A total 101 consecutive patients who underwent DP at Hyogo College of Medicine between July 2009 and March 2017 were retrospectively investigated. The postoperative clinical findings on POD 4 were assessed as follows: serum albumin, WBC count, CRP, and serum amylase were obtained from blood tests; and drainage fluid was collected from an abdominal drain placed beside the pancreatic stump and assessed for quantity, color, and d-AMY. The color of the drainage fluid was assessed by the definition of International Study Group on Pancreatic Fistula (ISGPF) as previously described: dark-brown, greenish, milky water and clear spring water were considered sinister appearances . The color of drainage fluid was considered “unusual” if it was sinister according to the definition. The highest body temperature was chosen as the body temperature for the day. The grading of PF was made according to the ISGPF definition . Grade B/C PF was considered to be cPF. Delayed Gastric Emptying (DGE) and postpancreatectomy hemorrhaging were also defined according to the definitions proposed by the International Study Group of Pancreatic Surgery (ISGPS) [12, 13]. The thickness of the pancreatic parenchyma at the resection line was measured on Computed Tomography (CT) before surgery. Mortality was defined as death in the hospital or within 30 days after surgery.
The study was approved by the ethics committee of Hyogo College of Medicine (No. 2673).
All of the surgical procedures were performed by a gastroenterologist surgeon who was board-certified in Japan. There were no strict criteria for selecting the method of pancreatic stump closure, and the method of pancreatic stump closure and the transection line of the pancreas were left to the surgeon’s discretion. The patients mainly underwent one of three types of pancreatic stump closure: the clamp-crushing of the pancreatic parenchyma by means of the Child-Kelly procedure with Main Pancreatic Duct ligation (MPD), resection of pancreatic parenchyma by ultrasonic scissors with MPD ligation, or stapler closure. For malignant tumor, radical resection of the distal pancreas with regional lymph-node dissection and splenectomy was performed. For benign or low-grade malignant tumor, laparoscopic Spleen-Preserving Distal Pancreatectomy (SPDP) was indicated. After DP, a closed drain (20 Fr) was placed near the stump of the remnant pancreas. No patient was administered octreotide after surgery.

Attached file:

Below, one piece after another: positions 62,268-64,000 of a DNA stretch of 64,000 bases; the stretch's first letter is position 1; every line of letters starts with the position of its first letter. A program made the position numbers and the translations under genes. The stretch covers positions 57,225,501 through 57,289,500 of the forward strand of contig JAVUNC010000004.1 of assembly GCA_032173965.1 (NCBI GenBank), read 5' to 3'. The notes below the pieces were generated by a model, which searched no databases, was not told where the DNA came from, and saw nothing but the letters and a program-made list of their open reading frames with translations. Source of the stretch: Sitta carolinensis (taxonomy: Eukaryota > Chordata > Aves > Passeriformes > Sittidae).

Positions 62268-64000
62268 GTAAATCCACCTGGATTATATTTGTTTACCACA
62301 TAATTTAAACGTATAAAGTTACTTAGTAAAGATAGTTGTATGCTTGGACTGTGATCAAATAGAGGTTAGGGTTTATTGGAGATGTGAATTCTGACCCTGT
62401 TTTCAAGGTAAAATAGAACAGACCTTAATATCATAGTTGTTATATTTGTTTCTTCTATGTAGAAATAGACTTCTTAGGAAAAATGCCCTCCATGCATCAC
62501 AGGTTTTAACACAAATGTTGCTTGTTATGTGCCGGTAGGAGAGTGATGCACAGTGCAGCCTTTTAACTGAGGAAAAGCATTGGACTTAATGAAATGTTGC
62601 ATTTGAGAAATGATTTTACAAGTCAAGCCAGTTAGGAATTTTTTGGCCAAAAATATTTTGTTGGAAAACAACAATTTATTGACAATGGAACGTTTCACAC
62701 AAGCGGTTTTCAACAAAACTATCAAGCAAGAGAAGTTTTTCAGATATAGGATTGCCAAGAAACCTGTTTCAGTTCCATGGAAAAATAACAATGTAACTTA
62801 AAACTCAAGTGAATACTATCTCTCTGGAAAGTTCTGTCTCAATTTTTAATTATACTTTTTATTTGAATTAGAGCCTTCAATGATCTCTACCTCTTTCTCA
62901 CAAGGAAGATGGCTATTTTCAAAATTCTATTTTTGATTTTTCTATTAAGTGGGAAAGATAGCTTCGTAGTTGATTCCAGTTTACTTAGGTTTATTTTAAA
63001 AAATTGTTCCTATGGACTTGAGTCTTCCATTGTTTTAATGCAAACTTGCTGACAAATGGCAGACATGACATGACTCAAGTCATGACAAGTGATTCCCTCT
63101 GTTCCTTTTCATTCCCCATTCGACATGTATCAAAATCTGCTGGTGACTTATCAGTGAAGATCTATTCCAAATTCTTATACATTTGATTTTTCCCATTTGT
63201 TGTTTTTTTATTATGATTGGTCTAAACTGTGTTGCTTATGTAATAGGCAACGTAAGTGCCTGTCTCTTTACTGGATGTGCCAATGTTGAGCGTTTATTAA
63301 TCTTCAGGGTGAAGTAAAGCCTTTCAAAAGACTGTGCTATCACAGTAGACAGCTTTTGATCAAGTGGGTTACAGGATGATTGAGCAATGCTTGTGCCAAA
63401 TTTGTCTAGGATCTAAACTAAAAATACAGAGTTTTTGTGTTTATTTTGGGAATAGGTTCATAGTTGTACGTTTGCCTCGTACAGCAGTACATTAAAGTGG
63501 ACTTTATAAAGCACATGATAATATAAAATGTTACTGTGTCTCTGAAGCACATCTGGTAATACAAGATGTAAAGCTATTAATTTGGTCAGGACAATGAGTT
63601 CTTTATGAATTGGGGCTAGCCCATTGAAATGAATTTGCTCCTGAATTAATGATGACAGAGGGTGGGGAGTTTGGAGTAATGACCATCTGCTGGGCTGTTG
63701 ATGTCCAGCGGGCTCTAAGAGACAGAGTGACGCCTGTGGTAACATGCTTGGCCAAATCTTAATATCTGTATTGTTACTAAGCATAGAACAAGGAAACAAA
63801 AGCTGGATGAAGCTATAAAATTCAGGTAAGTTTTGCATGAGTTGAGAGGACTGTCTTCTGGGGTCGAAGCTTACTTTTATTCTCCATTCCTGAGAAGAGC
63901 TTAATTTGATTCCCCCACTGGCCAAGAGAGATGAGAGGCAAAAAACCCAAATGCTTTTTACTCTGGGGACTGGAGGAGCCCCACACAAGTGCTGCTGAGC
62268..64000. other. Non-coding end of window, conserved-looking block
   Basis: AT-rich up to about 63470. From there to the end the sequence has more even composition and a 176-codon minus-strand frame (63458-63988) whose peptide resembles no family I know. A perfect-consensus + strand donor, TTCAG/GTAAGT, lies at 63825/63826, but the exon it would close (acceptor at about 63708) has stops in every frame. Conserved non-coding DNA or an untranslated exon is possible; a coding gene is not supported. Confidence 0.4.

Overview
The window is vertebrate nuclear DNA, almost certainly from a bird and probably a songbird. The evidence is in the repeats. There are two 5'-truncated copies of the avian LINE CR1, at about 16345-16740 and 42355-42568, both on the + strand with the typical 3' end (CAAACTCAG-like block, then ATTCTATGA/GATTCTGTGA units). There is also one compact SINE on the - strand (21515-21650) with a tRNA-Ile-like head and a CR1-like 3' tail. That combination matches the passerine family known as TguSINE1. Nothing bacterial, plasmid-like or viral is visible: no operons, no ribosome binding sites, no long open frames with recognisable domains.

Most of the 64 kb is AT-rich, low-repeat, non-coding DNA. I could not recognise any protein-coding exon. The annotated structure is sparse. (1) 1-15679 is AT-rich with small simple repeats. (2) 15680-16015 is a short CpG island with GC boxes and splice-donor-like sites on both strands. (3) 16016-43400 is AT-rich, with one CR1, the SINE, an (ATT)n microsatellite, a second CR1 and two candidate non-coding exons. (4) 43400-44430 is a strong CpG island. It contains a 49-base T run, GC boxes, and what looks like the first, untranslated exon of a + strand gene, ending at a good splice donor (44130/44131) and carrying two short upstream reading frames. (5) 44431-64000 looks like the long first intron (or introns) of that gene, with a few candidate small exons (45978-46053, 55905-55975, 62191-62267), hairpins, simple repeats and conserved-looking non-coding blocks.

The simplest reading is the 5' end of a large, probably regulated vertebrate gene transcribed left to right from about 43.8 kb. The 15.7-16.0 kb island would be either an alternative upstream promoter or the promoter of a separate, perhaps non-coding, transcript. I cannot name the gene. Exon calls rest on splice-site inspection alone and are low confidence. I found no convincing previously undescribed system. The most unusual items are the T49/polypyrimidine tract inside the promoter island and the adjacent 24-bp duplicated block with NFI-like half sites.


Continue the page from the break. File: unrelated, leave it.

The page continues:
The data were expressed as median values. The chisquared test, Fisher’s exact test, and Mann-Whitney U test were used for the comparison of categorical variables, as appropriate. A Receiver Operating Characteristics (ROC) curve was constructed in order to determine the optimal cut-off values for the serum albumin, WBC, CRP, serum amylase, d-AMY, quantity of drain fluid, and body temperature as predictive factors of cPF. P values of <0.05 were considered to indicate statistical significance. Statistical analyses were performed using the SPSS software program, version 21.0 (SPSS Company, Chicago, IL, USA).